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Unknown Hubs

Old 01-25-10, 05:05 PM
  #1  
daveinduluth
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Unknown Hubs

I have some hubs that I took off a early 70's Mercier 100 and after a lot of google searching, I cannot find anything about them. They are New Star (never heard of this before), 36H, and are pretty heavy. They spin smooth (after repacking) and the cups and cones are pristine. I'm thinking about lacing them up to a set of CR 18 and using them for touring/commuting. Any thoughts about the quality of these hubs? Thanks in advanced.





http://www.flickr.com/photos/2682797...n/photostream/

-Dave

[edit by admin to fix photo links]

Last edited by cuda2k; 01-26-10 at 07:17 AM. Reason: Fixed photos
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Old 01-25-10, 05:06 PM
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huh, tried to post some photos, will have to work on that
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Old 01-25-10, 05:18 PM
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The original hubs on that vintage Mercier 100 are French Normandy high flange 36H and would have been laced to 27" steel rims with patterned braking surfaces. It sounds like the original wheels were changed out at some point. AFAIK Merciers from that era only used French brand hubs, and I've never heard of a French hub named New Star. Sounds Asian. Are the freewheel threads French?
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Old 01-25-10, 05:43 PM
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I have it on the word from the original owner that these were the wheels that were on it when he bought it. That doesnt mean that the bike shop didn't put other wheels on it. They were steel rims w/ textured sides for brakes.
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Old 01-25-10, 05:49 PM
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So, what brand of freewheel was on the rear hub?
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Old 01-25-10, 06:23 PM
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They look real similar to Pellisier hubs. I suspect that there were other small manufacturers that made something like that. I would guess that they are comparable quality to the basic Normandy hube, and if they roll smoothly it's worth building a wheel around them. They are not as cool as something higher quality, but the the three-piece look is very retro.
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Old 01-25-10, 08:16 PM
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I'm not sure what kind of freewheel it is. The photos are here, im having trouble reading the brand logo.

http://www.flickr.com/photos/26827976@N08/

http://www.flickr.com/photos/26827976@N08/4304791899/
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Old 01-25-10, 09:43 PM
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Originally Posted by daveinduluth View Post
I'm not sure what kind of freewheel it is. The photos are here, im having trouble reading the brand logo.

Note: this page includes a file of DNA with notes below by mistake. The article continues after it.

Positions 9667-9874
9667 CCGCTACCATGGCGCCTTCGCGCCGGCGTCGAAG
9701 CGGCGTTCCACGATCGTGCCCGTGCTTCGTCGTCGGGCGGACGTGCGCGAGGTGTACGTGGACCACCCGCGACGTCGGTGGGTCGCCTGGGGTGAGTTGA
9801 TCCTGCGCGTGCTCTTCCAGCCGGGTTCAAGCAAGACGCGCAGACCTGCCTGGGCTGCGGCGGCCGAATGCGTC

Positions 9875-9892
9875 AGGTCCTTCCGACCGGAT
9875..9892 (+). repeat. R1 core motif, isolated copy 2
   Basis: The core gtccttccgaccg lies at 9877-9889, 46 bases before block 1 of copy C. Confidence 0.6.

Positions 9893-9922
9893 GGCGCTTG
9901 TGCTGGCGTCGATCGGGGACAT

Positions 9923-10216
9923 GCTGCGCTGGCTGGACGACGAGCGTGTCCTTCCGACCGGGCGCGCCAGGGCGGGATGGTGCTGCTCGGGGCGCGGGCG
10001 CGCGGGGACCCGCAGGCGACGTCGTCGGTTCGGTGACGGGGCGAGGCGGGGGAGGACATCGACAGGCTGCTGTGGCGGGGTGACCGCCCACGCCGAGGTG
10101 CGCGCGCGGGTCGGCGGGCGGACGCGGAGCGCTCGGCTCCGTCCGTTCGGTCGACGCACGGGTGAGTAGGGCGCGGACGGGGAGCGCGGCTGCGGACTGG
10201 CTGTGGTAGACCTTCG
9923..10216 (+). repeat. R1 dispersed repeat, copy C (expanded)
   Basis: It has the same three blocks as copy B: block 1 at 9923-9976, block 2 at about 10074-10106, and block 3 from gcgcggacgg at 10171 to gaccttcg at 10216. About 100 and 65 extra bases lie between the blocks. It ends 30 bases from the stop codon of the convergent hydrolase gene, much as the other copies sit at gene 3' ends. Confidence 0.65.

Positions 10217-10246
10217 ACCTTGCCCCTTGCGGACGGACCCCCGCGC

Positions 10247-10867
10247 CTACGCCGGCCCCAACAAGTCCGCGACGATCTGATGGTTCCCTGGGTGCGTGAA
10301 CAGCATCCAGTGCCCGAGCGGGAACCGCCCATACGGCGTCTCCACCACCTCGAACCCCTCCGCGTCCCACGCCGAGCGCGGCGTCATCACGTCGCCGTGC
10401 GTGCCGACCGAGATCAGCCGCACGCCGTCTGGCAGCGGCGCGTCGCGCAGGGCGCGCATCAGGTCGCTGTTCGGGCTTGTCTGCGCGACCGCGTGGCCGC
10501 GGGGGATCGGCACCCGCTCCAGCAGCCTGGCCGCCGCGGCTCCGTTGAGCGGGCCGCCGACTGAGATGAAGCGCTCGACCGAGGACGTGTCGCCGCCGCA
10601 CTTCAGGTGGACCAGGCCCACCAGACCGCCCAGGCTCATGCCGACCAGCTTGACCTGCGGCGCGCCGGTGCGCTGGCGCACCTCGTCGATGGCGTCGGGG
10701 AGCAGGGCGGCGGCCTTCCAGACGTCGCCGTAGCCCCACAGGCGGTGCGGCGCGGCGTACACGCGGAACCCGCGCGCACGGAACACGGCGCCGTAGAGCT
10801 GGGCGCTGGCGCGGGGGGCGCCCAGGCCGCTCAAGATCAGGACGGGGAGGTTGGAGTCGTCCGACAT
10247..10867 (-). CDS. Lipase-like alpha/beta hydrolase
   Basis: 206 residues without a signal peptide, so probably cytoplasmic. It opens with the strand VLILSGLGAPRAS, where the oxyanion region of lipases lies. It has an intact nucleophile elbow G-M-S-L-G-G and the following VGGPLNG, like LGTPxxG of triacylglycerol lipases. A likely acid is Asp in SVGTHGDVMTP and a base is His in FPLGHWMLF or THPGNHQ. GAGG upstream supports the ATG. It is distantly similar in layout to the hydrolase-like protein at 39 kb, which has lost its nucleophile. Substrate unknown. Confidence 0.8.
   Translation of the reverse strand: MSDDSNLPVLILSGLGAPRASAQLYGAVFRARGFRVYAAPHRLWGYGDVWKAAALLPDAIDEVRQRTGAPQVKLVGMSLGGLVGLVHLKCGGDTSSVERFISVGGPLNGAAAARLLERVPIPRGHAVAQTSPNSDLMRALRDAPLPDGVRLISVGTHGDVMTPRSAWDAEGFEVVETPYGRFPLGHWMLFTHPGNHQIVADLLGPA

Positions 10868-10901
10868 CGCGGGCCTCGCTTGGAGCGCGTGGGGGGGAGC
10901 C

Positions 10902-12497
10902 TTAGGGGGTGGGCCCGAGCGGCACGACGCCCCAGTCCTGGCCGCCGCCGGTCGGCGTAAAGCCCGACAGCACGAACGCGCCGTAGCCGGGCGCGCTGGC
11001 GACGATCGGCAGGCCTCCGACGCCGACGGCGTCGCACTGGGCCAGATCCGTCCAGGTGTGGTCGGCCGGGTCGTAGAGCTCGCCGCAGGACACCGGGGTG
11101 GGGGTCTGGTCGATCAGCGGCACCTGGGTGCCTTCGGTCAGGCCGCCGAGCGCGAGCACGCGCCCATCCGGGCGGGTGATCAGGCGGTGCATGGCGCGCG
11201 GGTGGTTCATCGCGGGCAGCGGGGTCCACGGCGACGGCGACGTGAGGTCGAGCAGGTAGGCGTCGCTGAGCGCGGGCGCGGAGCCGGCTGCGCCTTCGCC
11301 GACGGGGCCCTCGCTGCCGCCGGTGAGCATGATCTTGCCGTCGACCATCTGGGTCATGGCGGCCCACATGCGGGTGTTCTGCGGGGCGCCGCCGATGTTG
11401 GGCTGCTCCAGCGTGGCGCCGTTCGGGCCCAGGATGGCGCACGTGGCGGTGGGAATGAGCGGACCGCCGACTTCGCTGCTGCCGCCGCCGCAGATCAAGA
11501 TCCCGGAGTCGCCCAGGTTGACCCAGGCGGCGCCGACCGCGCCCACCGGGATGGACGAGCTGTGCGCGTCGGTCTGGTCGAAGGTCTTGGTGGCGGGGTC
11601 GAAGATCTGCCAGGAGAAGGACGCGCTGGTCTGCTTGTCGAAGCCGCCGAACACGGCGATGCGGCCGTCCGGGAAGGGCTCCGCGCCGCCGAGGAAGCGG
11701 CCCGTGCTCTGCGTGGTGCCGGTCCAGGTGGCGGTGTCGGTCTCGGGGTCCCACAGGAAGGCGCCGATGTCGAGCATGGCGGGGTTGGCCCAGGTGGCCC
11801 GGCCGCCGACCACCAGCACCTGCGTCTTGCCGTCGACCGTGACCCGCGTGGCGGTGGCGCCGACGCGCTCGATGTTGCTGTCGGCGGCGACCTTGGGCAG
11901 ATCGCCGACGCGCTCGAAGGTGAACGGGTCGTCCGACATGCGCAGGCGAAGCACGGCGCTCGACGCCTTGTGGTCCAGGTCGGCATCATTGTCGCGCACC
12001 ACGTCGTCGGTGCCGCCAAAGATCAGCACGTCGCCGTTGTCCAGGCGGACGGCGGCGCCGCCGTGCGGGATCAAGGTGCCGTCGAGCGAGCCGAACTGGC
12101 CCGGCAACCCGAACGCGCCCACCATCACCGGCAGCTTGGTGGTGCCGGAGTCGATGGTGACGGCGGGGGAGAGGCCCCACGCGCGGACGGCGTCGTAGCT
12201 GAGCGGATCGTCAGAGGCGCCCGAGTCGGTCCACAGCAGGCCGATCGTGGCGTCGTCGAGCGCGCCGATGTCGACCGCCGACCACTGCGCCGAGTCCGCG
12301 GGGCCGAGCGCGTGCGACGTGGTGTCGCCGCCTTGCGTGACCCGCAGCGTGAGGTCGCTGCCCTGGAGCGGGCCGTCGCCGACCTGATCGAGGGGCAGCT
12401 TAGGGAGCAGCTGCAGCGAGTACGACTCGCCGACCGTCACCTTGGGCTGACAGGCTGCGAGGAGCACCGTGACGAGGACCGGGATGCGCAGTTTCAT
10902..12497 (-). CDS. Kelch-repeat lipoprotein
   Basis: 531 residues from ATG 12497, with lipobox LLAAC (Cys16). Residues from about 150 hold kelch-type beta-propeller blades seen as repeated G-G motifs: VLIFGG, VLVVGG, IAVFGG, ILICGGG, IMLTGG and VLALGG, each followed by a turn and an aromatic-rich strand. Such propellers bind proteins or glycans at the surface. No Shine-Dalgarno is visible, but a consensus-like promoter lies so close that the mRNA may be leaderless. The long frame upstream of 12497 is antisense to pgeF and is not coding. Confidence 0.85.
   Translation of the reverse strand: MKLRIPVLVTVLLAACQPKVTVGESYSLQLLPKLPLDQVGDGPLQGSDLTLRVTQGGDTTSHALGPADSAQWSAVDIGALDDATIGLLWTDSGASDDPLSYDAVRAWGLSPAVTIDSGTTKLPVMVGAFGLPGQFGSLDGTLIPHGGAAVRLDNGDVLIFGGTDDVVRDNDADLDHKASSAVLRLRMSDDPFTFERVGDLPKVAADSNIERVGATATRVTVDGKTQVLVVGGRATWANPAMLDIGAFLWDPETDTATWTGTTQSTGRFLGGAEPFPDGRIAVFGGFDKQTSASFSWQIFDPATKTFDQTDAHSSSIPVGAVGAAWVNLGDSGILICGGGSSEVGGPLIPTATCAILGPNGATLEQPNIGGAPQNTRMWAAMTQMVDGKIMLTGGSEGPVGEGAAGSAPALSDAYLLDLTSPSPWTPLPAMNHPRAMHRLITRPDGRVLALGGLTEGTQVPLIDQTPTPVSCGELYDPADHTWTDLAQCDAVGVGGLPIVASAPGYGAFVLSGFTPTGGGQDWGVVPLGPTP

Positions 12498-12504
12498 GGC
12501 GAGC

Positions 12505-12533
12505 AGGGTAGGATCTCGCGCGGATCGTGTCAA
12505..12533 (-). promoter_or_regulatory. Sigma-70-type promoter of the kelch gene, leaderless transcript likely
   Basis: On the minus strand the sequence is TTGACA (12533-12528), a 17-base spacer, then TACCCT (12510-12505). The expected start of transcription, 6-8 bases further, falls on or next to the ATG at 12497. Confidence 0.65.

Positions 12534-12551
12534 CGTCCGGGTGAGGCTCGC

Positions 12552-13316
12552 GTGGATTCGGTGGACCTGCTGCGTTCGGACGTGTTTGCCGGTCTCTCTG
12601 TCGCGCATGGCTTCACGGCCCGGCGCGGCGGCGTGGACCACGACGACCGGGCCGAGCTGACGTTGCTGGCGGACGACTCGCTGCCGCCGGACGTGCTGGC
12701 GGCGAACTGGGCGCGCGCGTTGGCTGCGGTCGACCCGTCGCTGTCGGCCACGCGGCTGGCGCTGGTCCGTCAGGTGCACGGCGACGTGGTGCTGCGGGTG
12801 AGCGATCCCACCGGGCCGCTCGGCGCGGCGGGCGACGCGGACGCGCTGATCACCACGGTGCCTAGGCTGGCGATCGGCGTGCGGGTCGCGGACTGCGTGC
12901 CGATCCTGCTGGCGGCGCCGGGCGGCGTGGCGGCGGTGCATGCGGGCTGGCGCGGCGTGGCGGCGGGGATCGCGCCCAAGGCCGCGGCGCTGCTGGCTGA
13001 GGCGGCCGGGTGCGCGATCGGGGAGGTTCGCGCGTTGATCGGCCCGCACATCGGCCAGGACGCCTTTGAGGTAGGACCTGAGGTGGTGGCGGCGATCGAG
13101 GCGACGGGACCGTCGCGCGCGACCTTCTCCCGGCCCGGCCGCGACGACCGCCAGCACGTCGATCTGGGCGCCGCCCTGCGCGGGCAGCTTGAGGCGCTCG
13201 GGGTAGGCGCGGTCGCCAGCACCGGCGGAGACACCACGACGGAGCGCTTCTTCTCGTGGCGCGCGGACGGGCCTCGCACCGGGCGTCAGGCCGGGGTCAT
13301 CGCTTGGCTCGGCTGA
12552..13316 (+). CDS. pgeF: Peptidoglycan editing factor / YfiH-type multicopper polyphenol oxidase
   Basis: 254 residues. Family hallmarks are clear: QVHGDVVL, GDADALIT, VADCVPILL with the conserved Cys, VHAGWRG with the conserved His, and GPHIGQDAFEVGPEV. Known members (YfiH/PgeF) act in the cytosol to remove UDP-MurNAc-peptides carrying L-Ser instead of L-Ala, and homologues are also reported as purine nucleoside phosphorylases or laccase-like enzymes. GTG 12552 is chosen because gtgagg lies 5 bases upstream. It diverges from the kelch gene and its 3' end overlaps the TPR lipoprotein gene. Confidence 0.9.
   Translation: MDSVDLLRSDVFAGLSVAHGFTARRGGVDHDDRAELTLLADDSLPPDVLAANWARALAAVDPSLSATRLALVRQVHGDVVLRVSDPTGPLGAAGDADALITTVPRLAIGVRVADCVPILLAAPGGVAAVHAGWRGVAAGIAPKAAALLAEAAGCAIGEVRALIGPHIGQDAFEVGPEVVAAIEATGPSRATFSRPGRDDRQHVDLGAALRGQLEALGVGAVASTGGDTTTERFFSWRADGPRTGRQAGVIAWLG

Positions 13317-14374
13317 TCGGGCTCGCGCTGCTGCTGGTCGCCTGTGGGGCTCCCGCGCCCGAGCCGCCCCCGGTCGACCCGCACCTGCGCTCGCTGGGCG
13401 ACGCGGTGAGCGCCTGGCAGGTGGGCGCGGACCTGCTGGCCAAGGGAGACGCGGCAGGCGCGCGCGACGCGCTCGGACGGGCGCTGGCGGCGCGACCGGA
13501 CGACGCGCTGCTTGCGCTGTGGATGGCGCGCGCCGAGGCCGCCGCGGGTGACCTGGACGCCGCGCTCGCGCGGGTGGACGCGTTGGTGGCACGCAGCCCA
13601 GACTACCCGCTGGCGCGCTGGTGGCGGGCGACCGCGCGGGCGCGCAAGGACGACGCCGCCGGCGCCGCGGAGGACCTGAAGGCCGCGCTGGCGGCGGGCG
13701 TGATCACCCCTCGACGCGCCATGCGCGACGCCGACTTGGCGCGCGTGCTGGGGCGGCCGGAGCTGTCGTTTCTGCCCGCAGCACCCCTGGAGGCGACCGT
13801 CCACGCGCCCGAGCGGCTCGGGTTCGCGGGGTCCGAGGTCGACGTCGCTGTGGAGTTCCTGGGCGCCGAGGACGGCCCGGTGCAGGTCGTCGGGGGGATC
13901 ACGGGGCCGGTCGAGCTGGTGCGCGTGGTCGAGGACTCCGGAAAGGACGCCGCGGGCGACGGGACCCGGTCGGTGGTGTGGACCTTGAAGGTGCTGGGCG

http://www.flickr.com/photos/26827976@N08/

http://www.flickr.com/photos/26827976@N08/4304791899/
I thnk it reads "Cyclo 64".
Not familiar with the brand. Looks vintage/old to me, pre 80's??

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Old 01-25-10, 10:18 PM
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OK. AFAIK, Cyclo is a French brand. The important thing is that it is "Made in France", which means it is probably French threaded as is the hub, and the hub is probably French as well, such as Pellisier as Slugo suggested. So, you will either have to use the same freewheel if you build up your hubs into a wheel, or find another French threaded freewheel. Your best bet would be an Atom or possibly a Regina with a French body.

Last edited by TejanoTrackie; 01-25-10 at 10:24 PM.
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Old 01-26-10, 07:09 AM
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Thanks for the advice. Are the axles differently threaded as well?
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Old 01-26-10, 07:17 AM
  #11  
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Fixed the hub photos for you.
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Old 01-26-10, 07:42 AM
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Originally Posted by TejanoTrackie View Post
OK. AFAIK, Cyclo is a French brand. The important thing is that it is "Made in France", which means it is probably French threaded...
I've worked on a few bikes with Cyclo freewheels and they were all British threaded.
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Old 01-26-10, 08:03 AM
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Originally Posted by daveinduluth View Post
Thanks for the advice. Are the axles differently threaded as well?
Maybe. Thing is, there are variations in axle diameter and thread pitch within nationalities just as much as there are between them. For example, your rear axle could be 9.5mm x 1.0mm or 9.5mm x 26 TPI or 10.0mm x 1.0mm (ISO). Also, there are variances in the curvatures of the bearing cups and cones. So, if you need to replace or use a piece of axle hardware, you are probably best off replacing the entire set.

Last edited by TejanoTrackie; 01-26-10 at 09:11 AM.
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Old 01-26-10, 08:17 AM
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Originally Posted by Noah Scape View Post
I've worked on a few bikes with Cyclo freewheels and they were all British threaded.